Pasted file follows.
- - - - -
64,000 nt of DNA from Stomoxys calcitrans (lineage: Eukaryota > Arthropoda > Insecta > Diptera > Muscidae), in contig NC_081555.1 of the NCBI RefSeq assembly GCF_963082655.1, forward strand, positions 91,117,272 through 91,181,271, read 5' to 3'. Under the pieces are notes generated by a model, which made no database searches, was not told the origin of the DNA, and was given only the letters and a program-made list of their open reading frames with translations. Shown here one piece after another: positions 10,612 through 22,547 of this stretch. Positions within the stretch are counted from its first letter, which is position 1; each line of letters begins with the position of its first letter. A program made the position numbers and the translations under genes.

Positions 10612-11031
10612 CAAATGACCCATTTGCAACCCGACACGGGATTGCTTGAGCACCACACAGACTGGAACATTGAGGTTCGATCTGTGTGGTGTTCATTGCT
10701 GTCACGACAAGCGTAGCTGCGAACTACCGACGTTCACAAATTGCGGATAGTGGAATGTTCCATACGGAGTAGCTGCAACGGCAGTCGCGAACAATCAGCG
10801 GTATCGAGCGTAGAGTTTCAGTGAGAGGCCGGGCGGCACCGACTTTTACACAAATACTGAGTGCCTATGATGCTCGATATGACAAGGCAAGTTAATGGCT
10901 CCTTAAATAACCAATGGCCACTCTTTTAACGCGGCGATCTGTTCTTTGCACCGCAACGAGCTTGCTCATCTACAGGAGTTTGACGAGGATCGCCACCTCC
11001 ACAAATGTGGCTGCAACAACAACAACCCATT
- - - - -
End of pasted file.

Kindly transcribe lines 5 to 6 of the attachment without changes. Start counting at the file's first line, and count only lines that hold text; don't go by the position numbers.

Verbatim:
10801 GTATCGAGCGTAGAGTTTCAGTGAGAGGCCGGGCGGCACCGACTTTTACACAAATACTGAGTGCCTATGATGCTCGATATGACAAGGCAAGTTAATGGCT
10901 CCTTAAATAACCAATGGCCACTCTTTTAACGCGGCGATCTGTTCTTTGCACCGCAACGAGCTTGCTCATCTACAGGAGTTTGACGAGGATCGCCACCTCC